We chatted for a while about nonmusical things, then I asked the composer about the tapes for SOLDIER BLUE and why had the original score never been issued on a recording?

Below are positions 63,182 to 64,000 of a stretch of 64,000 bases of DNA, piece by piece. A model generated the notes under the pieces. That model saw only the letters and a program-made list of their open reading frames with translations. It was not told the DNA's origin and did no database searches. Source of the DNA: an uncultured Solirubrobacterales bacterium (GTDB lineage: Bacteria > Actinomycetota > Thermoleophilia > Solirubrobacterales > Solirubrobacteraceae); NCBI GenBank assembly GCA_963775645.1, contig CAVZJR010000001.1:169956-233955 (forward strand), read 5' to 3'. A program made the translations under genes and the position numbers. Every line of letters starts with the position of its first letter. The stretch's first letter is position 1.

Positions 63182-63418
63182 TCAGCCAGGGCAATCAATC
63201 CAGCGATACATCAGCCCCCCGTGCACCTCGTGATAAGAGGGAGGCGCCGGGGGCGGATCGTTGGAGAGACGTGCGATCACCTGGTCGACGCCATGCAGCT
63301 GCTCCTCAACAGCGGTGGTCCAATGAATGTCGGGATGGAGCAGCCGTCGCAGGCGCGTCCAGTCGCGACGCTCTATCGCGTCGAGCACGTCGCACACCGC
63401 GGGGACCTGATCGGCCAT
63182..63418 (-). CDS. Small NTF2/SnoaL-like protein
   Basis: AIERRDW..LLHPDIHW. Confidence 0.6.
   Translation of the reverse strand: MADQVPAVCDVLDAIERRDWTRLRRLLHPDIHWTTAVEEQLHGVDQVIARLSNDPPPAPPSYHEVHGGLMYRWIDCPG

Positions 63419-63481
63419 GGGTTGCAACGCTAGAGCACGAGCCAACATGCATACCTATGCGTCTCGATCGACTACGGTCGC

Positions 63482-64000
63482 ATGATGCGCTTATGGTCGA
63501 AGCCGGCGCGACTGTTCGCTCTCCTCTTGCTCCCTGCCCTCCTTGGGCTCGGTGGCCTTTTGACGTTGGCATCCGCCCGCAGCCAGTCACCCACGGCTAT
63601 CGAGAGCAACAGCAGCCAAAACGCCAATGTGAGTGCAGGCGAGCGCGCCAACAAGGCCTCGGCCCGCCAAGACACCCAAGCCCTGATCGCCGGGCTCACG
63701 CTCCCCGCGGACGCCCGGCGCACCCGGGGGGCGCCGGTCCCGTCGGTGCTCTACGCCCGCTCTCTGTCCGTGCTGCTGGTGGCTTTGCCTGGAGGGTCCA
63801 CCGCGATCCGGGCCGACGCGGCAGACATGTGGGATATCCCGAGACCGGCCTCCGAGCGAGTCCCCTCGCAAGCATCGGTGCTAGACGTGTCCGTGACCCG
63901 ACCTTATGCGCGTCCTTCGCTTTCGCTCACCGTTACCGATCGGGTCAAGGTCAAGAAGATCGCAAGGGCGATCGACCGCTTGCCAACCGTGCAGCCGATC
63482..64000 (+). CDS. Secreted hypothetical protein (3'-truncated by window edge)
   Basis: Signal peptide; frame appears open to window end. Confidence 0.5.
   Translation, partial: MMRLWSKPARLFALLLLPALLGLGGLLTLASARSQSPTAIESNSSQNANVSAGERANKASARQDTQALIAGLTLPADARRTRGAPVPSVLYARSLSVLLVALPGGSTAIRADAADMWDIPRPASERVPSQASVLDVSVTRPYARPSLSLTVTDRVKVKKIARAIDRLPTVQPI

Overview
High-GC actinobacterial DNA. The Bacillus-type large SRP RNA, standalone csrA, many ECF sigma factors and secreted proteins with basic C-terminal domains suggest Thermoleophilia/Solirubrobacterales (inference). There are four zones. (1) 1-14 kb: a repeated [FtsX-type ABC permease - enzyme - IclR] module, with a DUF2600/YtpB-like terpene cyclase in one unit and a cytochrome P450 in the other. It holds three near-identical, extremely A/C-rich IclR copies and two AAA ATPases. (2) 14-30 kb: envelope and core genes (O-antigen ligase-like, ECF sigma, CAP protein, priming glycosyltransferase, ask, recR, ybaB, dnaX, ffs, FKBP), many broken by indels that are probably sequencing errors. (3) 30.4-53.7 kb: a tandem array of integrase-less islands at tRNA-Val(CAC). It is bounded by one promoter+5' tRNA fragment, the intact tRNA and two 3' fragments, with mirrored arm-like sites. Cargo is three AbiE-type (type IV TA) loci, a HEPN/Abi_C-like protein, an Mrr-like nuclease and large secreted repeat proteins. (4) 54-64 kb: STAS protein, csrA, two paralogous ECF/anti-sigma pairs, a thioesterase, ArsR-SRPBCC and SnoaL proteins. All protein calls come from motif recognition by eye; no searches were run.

“Well, the aim of the record company is to obviously sell records, and as many as they can. So, some record company executive at the time, decided that the original score would not appeal to people and, because of my jazz connections it was decided that the score should be arranged and I should play piano on it – and that is the version of the score that was issued on Phillips, no sorry PYE records. I did not really mind at the time, after all I was new to all of it. I also recorded a lot of other tracks to be featured on the B side of the LP. These were all film themes and a medley from WEST SIDE STORY.” But did the tapes from SOLDIER BLUE exist anymore, I enquired. “I don’t know. They did – but where they are now? Your guess is as good as mine”. Eventually we got around to THE PHANTOM OF THE OPERA, “I have just finished working on the 1920’s silent movie THE PHANTOM OF THE OPERA. It’s been restored to its former glory and looks incredible, in fact I have restored it, as it is one of the movies I have always been fond of. I have already recorded the score and I am waiting to hear if there will be a compact disc of it released. I have written 82 minutes of music for the picture and this is continuous. It was a totally different experience for me – I am used to all the explosions and dialogue on a movie, so when I had none of this to deal with it was a dream. Writing nearly 90 minutes of music was a little daunting, and tiring, but the film has always inspired me and I just seemed to be able to get on with it easily. The film and the score will be premiered at the Barbican on September 21st this year (1993) all proceeds from the night will go to the children’s charity U.N.I.C.E.F. I will conduct the score whilst the movie is being screened. Hopefully the film and the music will finish at the same time (laughs). I am very proud of this score John and I am pleased to say I will be scoring another silent movie very soon”.